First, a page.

Characteristic User (%) Non‑user (%) Total
Period of the day (P<0.001)
Morning 111 (59.0) 77 (41.0) 188
Afternoon/evening 124 (64.6) 68 (35.4) 192
Night 42 (44.2) 53 (55.8) 95
Type of vehicle (P<001)
Car 209 (69.0) 94 (31.0) 303
Bus 26 (31.0) 58 (69.0) 84
Truck 10 (24.4) 31 (75.3) 41
Lorry 4 (30.8) 9 (69.2) 13
Others 28 (82.4) 6 (17.6) 34
Vehicle usage (P<001)
Private 215 (75.7) 68 (24.0) 283
Commercial 36 (24.2) 113 (75.8) 149
Company/business 11 (47.8) 12 (52.2) 23
Government 15 (75.0) 5 (25.0) 20
Front compartment overloaded (P<0.001)
Yes 23 (31.5) 50 (68.5) 73
No 254 (63.2) 148 (36.8) 402
Year of manufacture(P<0.001)
Before 1980 0 (0.0) 4 (100.0) 4
1980-1989 56 (47.5) 62 (52.6) 118
1990-1999 114 (57.2) 86 (43.0) 200
After 1999 107 (69.9) 46 (30.1) 153

Table 4: Comparison of vehicular and time characteristics between seat belt users and non‑users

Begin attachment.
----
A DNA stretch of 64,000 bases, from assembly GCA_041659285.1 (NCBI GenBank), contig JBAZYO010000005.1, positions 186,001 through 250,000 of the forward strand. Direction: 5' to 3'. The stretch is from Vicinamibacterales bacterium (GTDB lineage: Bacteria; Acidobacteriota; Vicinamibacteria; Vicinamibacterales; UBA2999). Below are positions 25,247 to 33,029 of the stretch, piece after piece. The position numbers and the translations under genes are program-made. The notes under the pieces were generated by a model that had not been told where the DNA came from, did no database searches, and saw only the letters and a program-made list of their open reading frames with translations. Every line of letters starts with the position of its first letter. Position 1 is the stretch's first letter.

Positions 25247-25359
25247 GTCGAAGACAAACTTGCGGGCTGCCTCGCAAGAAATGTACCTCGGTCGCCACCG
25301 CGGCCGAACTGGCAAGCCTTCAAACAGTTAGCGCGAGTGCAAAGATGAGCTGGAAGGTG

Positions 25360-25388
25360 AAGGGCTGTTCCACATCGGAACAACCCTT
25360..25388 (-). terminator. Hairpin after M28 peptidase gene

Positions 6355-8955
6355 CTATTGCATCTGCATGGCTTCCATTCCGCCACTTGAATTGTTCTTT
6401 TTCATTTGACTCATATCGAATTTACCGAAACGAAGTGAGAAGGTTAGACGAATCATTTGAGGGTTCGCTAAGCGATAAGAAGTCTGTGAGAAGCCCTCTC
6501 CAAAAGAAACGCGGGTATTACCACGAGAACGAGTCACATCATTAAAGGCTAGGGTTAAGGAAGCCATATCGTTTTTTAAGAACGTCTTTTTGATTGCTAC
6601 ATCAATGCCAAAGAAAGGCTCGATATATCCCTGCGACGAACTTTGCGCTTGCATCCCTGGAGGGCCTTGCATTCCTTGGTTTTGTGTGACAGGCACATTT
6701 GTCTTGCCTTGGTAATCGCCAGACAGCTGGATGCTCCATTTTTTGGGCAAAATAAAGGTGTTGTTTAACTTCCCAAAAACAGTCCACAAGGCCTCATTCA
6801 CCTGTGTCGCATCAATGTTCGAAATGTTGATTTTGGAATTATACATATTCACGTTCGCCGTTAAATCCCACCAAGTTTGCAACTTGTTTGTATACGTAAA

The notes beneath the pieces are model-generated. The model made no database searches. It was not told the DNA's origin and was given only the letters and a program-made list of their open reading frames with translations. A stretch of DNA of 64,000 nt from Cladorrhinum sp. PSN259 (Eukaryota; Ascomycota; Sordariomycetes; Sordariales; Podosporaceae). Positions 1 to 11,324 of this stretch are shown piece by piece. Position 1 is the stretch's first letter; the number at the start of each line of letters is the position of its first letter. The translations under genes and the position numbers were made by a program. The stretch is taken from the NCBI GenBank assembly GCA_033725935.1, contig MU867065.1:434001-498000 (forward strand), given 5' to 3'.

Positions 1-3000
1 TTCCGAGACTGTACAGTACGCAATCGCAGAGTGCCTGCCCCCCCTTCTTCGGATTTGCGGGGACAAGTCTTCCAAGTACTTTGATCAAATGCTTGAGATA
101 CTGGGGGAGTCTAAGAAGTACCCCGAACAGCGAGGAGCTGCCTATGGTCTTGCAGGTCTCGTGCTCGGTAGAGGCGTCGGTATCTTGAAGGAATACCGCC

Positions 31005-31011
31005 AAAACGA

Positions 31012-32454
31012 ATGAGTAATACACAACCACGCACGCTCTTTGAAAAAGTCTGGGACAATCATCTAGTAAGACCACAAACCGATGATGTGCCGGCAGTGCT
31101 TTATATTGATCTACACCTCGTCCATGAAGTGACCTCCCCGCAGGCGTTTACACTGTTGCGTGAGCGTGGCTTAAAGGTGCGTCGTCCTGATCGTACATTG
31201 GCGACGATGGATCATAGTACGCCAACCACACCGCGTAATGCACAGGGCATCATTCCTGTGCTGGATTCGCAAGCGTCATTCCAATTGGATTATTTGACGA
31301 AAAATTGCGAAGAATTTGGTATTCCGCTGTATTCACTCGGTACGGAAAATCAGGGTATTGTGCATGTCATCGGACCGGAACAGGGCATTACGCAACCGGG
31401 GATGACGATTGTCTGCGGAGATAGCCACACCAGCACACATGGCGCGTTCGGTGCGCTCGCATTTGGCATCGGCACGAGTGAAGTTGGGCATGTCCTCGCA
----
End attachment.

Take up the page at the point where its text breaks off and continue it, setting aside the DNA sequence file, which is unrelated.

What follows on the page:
Previous studies on seat belt compliance from Nigeria showed a low compliance percentage when compared with studies from other parts of the world.[11-13] The 27.3% compliance percentage recorded in this study is in agreement with these previous reports. This is a cause for worry because wearing seat belts has been found to reduce the risk of fatalities in road traffic accidents by 40-50% among front seat occupants and by 25-75% among rear seat car passengers.[3,4,19,20] Similarly, there is a striking difference in seat belt usage between different categories of vehicle occupants, and between occupants of front and rear compartments. Front compartment occupants were more than 12 times more likely to be wearing seat belts than rear seat compartments. The obvious reason for the low compliance with seat belt use among rear compartment occupants is that seats in the rear compartments of certain vehicles (buses and trucks) were almost never fitted with seat belts. This cannot be the only reason, though, because even in cars, where seat belts were more uniformly distributed among the two compartments, compliance percentage was significantly higher among front compartment occupants. The other reason is likely due to the widely held belief that the current seat belt law in Nigeria is enforced only among drivers and front seat passengers.[11]